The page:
Religion, Scripture, and the Value of Women | Sojourners

Religion, Scripture, and the Value of Women

Gender equality wordcloud, mypokcik /
Gender equality wordcloud, mypokcik /

The third edition of the Shriver Report, a media initiative spearheaded by Maria Shriver to call public attention to women’s evolving role in the home, workplace, and society, was released this month.

With a large body of articles, research, polls, data, and personal stories, the report assesses the unique needs, pressures, and realities women face. Contributors within the faith, health, academic, economic, and political communities are represented, coupled with intentional cultural and social diversity. This gives the Shriver Report a richness of deep and thoughtful voices. The aim is to strike up provocative, meaningful, national conversations on how progressive policies can be better directed to advance gender equality in the United States.

One of the most eye-catching article headlines for me in reading the report was “ Are Women Devalued by Religions?” In the article, sister Joan Chittister remarks on how our assumptions about religion influence our actions, and how the outworking of our actions shapes the norms and policies we guide our lives by. Unfortunately, these assumed beliefs can lead to commonly accepted views that completely distort what God has to say about women.

Through her many examples, Chittister makes us keenly aware that “religion’s power to determine human reality and public morality in every arena has a long and troublesome history.” However, I’d like to qualify that statement a little more, rephrasing the sentence to read “the manipulation of religious teaching and its subsequent power to determine human reality and public morality … has a long and troublesome history.” It’s not religion per se, but it’s how humans have (mis)interpreted it that has served to undermine many Scriptural teachings, one of them being the status of women.

It’s a sad truth that God’s intention — with male and female equally made in the imago dei in Genesis 1 — has been co-opted by many in the church to relegate women to a “helpmate” to her superior Adam. For those who stand to gain from the perpetuation of this negative status quo, it has become socially and morally expedient to limit women’s voices in leadership. Whatever the insidious reasons to keep this patriarchal hierarchy intact, the result has been an undue burden on hundreds of millions of women throughout history, and, even worse, a denial of God’s original declaration and intent of women as co-equals of men.

If this puzzle was played out as an equation, it would look something like this:

Jesus’ view: men = women

Many in the church’s view: men > women

When I think back to myself as a middle-school student in my church youth group, I knew that math didn’t add up. I grew up in a church that did not support equal rights for women. Of course, those words were never spoken, but in practice, sexism was rampant. Women could not preach, for example — unless they were pastoring in the mission field overseas, which somehow made female leadership okay — nor could they hold a pastoral role or serve as church elders.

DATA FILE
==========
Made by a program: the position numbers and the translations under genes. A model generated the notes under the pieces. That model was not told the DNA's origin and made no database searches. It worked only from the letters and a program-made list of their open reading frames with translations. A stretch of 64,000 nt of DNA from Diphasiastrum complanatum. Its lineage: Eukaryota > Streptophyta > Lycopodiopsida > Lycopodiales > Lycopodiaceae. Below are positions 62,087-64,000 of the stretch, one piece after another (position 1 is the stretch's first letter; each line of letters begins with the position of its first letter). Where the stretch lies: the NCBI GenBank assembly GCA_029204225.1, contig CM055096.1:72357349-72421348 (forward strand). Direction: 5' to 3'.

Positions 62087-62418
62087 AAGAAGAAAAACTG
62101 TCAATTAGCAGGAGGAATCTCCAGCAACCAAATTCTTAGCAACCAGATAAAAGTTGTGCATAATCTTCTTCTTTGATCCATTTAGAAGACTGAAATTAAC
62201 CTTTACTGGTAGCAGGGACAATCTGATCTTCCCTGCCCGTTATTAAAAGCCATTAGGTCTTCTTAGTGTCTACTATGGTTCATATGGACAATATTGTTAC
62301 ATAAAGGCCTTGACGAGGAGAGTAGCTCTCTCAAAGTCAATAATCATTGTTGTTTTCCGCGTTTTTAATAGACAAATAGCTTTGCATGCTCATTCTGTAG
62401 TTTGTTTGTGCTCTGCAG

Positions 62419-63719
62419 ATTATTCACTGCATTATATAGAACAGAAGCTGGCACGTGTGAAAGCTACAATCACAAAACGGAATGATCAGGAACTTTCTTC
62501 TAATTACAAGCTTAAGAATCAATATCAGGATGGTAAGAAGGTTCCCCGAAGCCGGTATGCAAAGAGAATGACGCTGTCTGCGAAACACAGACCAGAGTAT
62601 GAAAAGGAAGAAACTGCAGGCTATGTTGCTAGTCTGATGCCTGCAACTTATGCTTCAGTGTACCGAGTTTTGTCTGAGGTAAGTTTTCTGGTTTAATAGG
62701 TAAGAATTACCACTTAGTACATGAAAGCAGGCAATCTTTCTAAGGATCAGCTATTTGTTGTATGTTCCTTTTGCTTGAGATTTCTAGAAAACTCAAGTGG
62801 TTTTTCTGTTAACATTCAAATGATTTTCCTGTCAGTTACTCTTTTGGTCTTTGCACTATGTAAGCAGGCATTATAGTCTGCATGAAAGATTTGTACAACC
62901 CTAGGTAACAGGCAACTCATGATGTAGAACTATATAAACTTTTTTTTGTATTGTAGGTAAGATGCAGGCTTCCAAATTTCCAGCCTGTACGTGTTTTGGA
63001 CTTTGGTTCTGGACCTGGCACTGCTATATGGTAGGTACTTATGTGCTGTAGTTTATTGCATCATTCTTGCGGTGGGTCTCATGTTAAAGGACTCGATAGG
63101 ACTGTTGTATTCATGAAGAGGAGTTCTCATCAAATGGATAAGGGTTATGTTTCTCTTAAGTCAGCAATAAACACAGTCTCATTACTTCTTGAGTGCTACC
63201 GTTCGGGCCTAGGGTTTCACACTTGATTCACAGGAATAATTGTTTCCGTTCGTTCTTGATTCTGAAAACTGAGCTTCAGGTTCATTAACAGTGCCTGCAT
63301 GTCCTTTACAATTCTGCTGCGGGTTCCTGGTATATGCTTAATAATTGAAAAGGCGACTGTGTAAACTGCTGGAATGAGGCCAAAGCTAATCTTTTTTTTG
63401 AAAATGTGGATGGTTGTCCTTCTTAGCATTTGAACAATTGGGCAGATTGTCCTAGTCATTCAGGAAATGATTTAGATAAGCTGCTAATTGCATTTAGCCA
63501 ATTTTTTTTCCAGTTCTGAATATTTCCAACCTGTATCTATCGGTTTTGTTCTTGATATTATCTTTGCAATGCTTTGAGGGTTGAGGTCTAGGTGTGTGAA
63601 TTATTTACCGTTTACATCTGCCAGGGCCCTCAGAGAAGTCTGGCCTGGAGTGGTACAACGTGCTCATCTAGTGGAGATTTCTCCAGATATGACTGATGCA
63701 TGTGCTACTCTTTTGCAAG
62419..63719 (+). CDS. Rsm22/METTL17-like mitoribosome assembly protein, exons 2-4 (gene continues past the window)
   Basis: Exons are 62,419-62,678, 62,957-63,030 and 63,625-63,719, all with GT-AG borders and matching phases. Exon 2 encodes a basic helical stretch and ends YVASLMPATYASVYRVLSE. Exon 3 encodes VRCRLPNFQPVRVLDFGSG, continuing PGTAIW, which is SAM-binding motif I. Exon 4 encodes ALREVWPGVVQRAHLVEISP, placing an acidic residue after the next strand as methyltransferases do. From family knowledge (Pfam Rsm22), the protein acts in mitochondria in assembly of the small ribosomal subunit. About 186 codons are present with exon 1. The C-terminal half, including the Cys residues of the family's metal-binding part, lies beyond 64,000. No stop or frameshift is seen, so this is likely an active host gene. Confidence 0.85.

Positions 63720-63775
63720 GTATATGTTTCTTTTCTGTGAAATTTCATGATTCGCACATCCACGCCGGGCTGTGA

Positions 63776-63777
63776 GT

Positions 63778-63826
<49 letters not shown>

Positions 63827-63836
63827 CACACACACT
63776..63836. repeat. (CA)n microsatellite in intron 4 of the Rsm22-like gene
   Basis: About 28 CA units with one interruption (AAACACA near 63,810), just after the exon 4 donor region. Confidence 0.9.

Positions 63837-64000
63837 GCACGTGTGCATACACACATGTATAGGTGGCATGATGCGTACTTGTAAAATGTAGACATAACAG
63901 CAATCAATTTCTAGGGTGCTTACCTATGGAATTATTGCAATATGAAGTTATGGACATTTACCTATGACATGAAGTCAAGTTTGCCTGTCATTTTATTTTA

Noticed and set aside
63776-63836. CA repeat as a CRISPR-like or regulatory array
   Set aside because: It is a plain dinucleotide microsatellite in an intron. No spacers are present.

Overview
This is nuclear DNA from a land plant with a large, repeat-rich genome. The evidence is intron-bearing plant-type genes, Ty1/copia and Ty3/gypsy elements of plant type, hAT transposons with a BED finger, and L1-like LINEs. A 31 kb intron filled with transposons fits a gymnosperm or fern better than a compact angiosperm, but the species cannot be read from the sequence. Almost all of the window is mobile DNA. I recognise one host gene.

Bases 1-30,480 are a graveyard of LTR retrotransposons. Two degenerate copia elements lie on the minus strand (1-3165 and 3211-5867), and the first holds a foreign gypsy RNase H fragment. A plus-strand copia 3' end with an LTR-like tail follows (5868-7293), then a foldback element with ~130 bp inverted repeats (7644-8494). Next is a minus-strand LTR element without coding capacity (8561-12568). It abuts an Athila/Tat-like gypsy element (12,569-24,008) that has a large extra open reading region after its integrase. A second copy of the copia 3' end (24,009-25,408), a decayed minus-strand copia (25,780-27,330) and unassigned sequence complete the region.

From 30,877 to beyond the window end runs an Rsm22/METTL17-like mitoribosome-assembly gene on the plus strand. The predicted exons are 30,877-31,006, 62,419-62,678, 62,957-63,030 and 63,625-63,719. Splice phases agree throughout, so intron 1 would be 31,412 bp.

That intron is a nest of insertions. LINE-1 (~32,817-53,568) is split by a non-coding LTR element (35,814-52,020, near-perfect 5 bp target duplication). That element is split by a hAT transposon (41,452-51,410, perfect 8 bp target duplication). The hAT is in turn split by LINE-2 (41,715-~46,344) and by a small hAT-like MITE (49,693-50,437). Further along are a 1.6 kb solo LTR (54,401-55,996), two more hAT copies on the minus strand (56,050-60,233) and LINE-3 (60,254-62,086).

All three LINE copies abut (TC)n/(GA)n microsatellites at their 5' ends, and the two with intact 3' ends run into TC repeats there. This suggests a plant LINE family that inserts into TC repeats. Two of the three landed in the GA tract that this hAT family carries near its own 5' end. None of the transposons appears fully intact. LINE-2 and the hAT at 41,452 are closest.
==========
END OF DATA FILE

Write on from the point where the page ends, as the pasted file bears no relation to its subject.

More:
The repercussions of this teaching really struck me as a young teen in youth group. The girls were consistently singled out and reprimanded, while a “boys will be boys” attitude was tolerated by the youth leaders. That was the time I knew I was joining the multitude ranks of “those who have been hurt by the church.” And it did really hurt.

Thankfully, by the grace of God, I had enough conviction at 13 years old to know I couldn’t abandon my faith or angrily leave the church altogether. Somehow, deep down, I just knew that I knew that specific teaching about women was not okay — that it was not in line with the teachings of Jesus. I never blamed or doubted God. What hurt me was the manifestation of a sinful assumption. That assumption had unfolded in our church philosophy. Whether the congregation knew it, that assumption had become a part of our identity and shaped our worldview.

Warped and distorted, such views have severely limited women in their roles in the church and in the home. Many Christian women carry this weight around, unsure of how to use the gifts God has given them. Often, they believe the lie themselves. Sadly, women have walked away from the church, never knowing the truth Jesus speaks about them. The truth is the Holy Spirit does not discriminate on the basis of gender what gifts are given to each person. Both men and women can preach, teach, and serve in the children’s ministry.

Chittister got it right when noting that “not only does what our churches, mosques, synagogues, and faith communities teach and do about women become the morality of the land — what they do not say or do on behalf of women condones what becomes the immorality of the land.”

God, the founder of my Christian faith, does not undermine God’s own teaching. To deny women are equal is to deny what God has said is equal. It is people who are undermining religion, not religion undermining women or other people groups.

Faulty religious interpretations have long defined and confined women’s places in society. It is my hope and prayer that the church can be one of the vehicles at the forefront of remedying past and present wounds of our nation’s systemic gender inequality. If we get back to the heart of God, we find women as fully whole and just as human as men. We are not “equal with some stipulations.” We are not “equal, but …” We just are equal. Period.

Anna Hall is campaigns assistant for Sojourners.

Image: Gender equality wordcloud, mypokcik /